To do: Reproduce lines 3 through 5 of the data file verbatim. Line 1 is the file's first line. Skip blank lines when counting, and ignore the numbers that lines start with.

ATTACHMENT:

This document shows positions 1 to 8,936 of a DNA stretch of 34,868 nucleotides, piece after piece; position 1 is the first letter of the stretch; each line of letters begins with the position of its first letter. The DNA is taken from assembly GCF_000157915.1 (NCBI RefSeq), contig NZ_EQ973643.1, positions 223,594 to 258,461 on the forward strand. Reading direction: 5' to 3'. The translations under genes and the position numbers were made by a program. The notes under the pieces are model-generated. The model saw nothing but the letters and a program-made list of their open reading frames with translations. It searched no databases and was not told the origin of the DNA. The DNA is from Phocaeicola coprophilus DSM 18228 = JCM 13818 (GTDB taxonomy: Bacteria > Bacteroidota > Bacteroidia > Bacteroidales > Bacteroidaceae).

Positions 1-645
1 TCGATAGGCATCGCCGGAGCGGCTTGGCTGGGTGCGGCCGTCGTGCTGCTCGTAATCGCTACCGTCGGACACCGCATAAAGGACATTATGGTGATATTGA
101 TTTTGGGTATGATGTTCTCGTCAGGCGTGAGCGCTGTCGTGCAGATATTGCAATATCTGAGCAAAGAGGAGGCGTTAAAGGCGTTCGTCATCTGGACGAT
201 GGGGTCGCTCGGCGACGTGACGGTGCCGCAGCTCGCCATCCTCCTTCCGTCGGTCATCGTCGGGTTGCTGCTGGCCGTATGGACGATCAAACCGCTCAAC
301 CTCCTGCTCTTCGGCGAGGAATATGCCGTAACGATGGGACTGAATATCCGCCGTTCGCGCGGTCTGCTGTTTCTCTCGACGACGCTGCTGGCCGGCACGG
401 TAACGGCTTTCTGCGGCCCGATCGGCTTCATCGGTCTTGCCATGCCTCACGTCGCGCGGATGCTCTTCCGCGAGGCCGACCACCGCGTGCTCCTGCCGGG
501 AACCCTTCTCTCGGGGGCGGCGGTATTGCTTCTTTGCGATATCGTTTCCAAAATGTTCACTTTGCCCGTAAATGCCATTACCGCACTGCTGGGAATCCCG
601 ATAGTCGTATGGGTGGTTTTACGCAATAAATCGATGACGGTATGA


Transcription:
1 TCGATAGGCATCGCCGGAGCGGCTTGGCTGGGTGCGGCCGTCGTGCTGCTCGTAATCGCTACCGTCGGACACCGCATAAAGGACATTATGGTGATATTGA
101 TTTTGGGTATGATGTTCTCGTCAGGCGTGAGCGCTGTCGTGCAGATATTGCAATATCTGAGCAAAGAGGAGGCGTTAAAGGCGTTCGTCATCTGGACGAT
201 GGGGTCGCTCGGCGACGTGACGGTGCCGCAGCTCGCCATCCTCCTTCCGTCGGTCATCGTCGGGTTGCTGCTGGCCGTATGGACGATCAAACCGCTCAAC